|1.||"Overture/The Big Race"||3:07|
|1.||"Main Title/Bike Race"||2:54|
|2.||"The Breakfast Machine"||2:40|
|4.||"The Park Ride"||1:19|
|6.||"Music Shop And Beyond"||1:05|
|7.||"Stolen Bike/Lonely Walk"||1:42|
|12.||"Edsel Over the Edge"||1:21|
|26.||"Andy Chase 2"||0:26|
|28.||"Andy & the Bull"||0:26|
|29.||"Stolen Bike/Lonely Walk (Film Version)"||1:40|
|30.||"Hitch Hike (Film Version)"||0:57|
|31.||"Simone (Film Version)"||2:09|
|32.||"Dino Dreams (Film Version)"||0:47|
|33.||"Studio Chase (Film Version)"||3:58|
Pee-wee's Big Adventure opened on August 9, 1985 in the United States in 829 theaters, accumulating $4,545,847 over its opening weekend. It went on to gross $40,940,662 domestically.
Pee-wee's Big Adventure received generally positive reviews on its release before eventually becoming a cult film. As of May 2020, Rotten Tomatoes reports that 87% of 46 critics gave it a positive review, with an average rating of 7.85/10. The critical consensus reads: "Pee-Wee's Big Adventure brings Paul Reubens' famous character to the big screen intact, along with enough inspired silliness to dazzle children of all ages." By comparison, Metacritic calculated an average score of 47 from 14 reviews, indicating "mixed or average reviews". The film was nominated for a Young Artist Award for Best Family Motion Picture (Comedy or Musical).
Christopher Null gave positive feedback, calling it "Burton's strangest film". Variety compared Paul Reubens to Charlie Chaplin and Buster Keaton, while Empire called the film "a one-comic masterpiece" and "a dazzling debut" for Burton. Stephanie Zacharek of Salon.com explained: "Everything about Pee-wee's Big Adventure, from its toy-box colors to its superb, hyper-animated Danny Elfman score to the butch-waxed hairdo and wooden-puppet walk of its star and mastermind is pure pleasure." Burton was offered the opportunity to direct Big Top Pee-wee, but was not interested and was already working on his own pet project, Beetlejuice. Positive reviews for Beetlejuice and the financial success of Pee-wee's Big Adventure prompted Warner Bros. to hire Burton to direct Batman.
Roger Ebert of The Chicago Sun-Times did not review Pee-wee's Big Adventure upon its original release. In 1987 the film topped his Guilty Pleasures list, saying he was impressed by "how innocent, how playful and how truly eccentric" the film was, and how the film created "a whole fairy-tale universe" comparable to Alice in Wonderland or Lord of the Rings. Ebert also mentioned Big Adventure in his review of Big Top Pee-wee (1988), explaining how moving away from the "zany weirdness" of the first Pee-wee Herman film led to a sequel that was "not as magical". In a review for the Los Angeles Times, Michael Wilmington wrote, "The wrong crowd will find these antics infantile and offensive. The right one will have a howling good time." David Ansen of Newsweek described the film as "Mattel Surrealism, a toy-store fantasia in primary colors and '50s decor. Whoever proposed teaming up Pee-wee (a.k.a. Paul Reubens) with 26-year-old director Tim Burton knew what they were doing ... Together they've conspired to make a true original—a live-action cartoon brash enough to appeal to little kids and yet so knee-deep in irony that its faux naivete looks as chic as the latest retrofashions."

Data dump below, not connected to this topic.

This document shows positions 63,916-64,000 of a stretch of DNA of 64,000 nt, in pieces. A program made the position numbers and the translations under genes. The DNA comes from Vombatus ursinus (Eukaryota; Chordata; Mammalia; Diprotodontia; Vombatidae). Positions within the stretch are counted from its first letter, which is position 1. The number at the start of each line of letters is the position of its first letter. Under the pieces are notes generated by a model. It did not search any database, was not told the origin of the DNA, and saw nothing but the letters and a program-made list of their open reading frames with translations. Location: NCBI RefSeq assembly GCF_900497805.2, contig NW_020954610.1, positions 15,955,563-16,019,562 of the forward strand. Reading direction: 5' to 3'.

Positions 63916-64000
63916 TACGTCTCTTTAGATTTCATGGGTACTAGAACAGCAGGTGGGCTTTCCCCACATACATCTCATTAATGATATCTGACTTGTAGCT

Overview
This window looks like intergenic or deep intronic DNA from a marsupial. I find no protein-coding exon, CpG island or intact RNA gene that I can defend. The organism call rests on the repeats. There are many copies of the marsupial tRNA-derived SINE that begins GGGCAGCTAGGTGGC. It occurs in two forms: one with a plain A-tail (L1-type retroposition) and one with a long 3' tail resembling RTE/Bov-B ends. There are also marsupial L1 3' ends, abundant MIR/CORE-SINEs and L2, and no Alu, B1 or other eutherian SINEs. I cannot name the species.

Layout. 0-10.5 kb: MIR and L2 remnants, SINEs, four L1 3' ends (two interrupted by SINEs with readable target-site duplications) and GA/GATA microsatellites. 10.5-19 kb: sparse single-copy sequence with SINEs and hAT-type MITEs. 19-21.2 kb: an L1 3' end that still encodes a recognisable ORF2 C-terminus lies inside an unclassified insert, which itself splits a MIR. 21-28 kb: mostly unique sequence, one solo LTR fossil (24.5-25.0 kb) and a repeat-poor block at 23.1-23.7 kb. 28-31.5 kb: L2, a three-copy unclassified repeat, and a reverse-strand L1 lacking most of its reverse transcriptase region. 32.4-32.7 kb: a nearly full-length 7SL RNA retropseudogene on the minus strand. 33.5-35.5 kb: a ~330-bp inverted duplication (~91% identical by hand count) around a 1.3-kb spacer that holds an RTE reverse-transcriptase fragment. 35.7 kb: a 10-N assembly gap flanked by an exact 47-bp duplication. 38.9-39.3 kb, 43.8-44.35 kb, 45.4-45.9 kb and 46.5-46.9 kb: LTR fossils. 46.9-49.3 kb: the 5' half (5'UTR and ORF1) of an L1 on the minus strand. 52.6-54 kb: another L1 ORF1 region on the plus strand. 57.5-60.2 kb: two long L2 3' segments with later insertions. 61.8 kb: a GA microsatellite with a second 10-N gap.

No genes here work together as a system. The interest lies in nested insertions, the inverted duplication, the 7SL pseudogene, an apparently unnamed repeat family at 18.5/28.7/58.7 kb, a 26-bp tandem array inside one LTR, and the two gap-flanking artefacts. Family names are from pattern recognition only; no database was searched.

A more negative assessment came Gene Siskel of The Chicago Tribune, who gave Pee-wee's Big Adventure a rare zero-star rating in his print review, writing that he had enjoyed Herman's guest spots on Late Night with David Letterman but "[o]bviously, Pee-Wee is tolerable only in Pee-Wee doses ... You have to be a lot funnier on the big screen than on the tube to sustain a feature-length story." Siskel included the film in his unranked year-end list of the worst movies of 1985. Vincent Canby of The New York Times was also negative, writing that apart from a couple of scenes it was "the most barren comedy I've seen in years, maybe ever."
Warner Home Video released Pee-wee's Big Adventure on DVD in May 2000, with audio commentary by Tim Burton, Paul Reubens and Danny Elfman (the latter on a separate track, alongside an isolated score) and some deleted scenes. The film was release on Blu-ray disc in 2011.
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Elfman, by contrast, was the singer and primary songwriter for a small cult band, Oingo Boingo... His only previous experience as a film composer was Forbidden Zone...
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'I really went heavily into a Nino Rota inspiration for Pee-wee's Big Adventure, so if you heard something circuslike, I can only imagine that it came from that place,' Elfman said.
- "Danny Elfman: Wunderkind of Filmmusic - A Profile" (subscription). November–December 1989. Retrieved September 25, 2019.
As for the Herrmann touch, Elfman was able to draw from that reservoir in some of the film's more inspires dream sequences. 'There was some strange and wonderful music of Herrmann's that influenced me, in particular, Jason and the Argonauts, The Seventh Voyage of Sinbad, and Mysterious Island.'Alt URL Archived July 25, 2011, at the Wayback Machine
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- Salisbury & Burton 2006, p. 52 harvnb error: no target: CITEREFSalisburyBurton2006 (help)